Highland Park Valkyrie – review

Highland park recently announced a re-design of their core range bottles with the 10, 12 , 18 getting a facelift, and a very sexy bottle design, feauturing more Viking Lore and Viking art. In addition to the core range getting facelifted , they have released a new NAS edition which replaces the Dark Origins (released in 2014), called the Valkyrie. The bottle and box were designed in partnership with renowned Danish designer Jim Lyngvild. Having once been part of Denmark and Norway, Orkney became the raiding headquarters for Norwegian Vikings in the 8th and 9th century, shaping a unique past for the island. Magnus Eunson, who founded Highland Park in 1798, was a direct descendent of those first Viking pioneers.  Even today, 1 in 3 Orkney islanders bear Scandinavian DNA and share a fierce pride for the rich Nordic ancestry woven into the islands’ traditions and culture.

Highland Park approached Danish designer Jim Lyngvild, himself a modern day Viking and expert in Norse mythology, to design striking new packaging for the three special edition whiskies (valkyrie is the first one of the three) Valkyrie’s unique one-off design is inspired by two important Nordic sources – a typical Viking pendant from around 300-700AD discovered in Uppland, Sweden and the ancient Hammar Stone of Gotland which details the epic journey of theValkyries, In his distinctive style, Lyngvild has interpreted the ancient legend of the Valkyries – avenging horse-backed angels who combed the battlefields for the bravest of their fallen warriors – in an expressive, story-telling illustration for Highland Park.Noticeably different from the traditional black and silver Highland Park packaging, the re-imagined design maintains the distillery’s ongoing references to Viking design whilst updating the graphics with a bolder, hand-drawn aesthetic.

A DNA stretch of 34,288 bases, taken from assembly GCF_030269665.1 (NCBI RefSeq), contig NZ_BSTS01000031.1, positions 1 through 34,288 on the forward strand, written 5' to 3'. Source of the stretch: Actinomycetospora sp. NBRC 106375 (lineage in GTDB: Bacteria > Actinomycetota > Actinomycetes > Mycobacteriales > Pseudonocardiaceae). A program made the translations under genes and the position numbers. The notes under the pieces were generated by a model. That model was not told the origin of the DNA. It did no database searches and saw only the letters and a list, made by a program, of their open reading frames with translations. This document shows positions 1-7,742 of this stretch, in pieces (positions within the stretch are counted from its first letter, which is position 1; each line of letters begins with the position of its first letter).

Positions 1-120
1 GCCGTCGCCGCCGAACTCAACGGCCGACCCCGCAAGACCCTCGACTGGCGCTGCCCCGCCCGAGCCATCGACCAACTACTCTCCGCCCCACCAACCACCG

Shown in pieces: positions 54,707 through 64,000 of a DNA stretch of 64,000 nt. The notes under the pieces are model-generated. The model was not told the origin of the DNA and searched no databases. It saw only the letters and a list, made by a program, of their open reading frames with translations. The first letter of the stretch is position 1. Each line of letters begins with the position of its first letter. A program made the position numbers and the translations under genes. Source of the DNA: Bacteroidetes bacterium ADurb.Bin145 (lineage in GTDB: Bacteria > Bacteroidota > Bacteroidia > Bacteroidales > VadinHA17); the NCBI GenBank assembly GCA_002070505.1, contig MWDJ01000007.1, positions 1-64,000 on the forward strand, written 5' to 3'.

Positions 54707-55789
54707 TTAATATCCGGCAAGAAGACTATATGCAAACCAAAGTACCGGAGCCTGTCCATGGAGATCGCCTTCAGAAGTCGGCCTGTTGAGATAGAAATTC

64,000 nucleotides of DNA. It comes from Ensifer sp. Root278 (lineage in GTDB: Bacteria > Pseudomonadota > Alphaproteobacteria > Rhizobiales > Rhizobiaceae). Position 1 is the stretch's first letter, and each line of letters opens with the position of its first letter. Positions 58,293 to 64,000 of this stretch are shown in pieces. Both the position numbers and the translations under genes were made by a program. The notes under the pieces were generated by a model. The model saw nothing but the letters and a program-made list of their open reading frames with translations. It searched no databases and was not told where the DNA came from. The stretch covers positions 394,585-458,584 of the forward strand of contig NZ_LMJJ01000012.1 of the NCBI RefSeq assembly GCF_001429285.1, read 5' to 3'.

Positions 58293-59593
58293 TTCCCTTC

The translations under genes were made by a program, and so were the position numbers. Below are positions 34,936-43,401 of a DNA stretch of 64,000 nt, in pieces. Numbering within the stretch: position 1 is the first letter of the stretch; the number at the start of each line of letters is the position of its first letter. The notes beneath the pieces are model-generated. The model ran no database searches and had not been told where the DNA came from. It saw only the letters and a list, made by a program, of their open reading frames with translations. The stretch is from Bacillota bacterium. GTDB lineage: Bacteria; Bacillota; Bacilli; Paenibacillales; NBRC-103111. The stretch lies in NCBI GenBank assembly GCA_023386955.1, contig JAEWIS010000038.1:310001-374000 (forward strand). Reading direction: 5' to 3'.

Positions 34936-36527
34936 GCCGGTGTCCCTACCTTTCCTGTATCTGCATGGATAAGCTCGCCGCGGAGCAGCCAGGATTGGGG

Using embossed metallic detailing, he represents the Valkyries as shield-maidens of Odin, offering their god a drink of mead from a curved horn. The larger illustration features a winged Valkyrie with coiled hair and a necklace that pays homage to the goddess Freya’s magical Brísingamen torc (necklace).

All this is quite interesting if you’re a fan of viking art, but I guess you’re more interested to hear how the liquid is – let’s get down to business, dramming business that is…

Nose: A nice start with a melange of dried fruit (but not quite heavy on that), apple peel, wood spices (cinnamon) and a nice smoky touch to it, quite pronounced as we’re talking Orkney malt. There’s a nice malty feeling as well as ripe oranges, and a touch of chocolate. Doesn’t feel very old, but not too young as well.
Palate: The palate is surprisingly rich and smoky, with bitter wood notes (in a good way), some dried fruit, orange marmalade, and a touch of salty nuts, and salted caramel, chocolate and vanilla, with more smoke. Quite love the feeling of that, big bodied, spicy at times, and warm smoke wrapped around everything. very enjoyable.
Finish: Quite long, with ginger powder, chocolate, raisins, and smoke.
This is a very tasty whisky, Not sure if I prefer this to the old Dark Origins- this is quite a lot smokier if you prefer that – It’s a clear winner. At any rate, the smoke and fruit / spice profile works well, it’s very drinkable, and very more-ish. I can easily recommend it at this price point. Great tasting whisky, and lovely bottle design. Can’t go wrong there. Good work HP.

Score: 85/100

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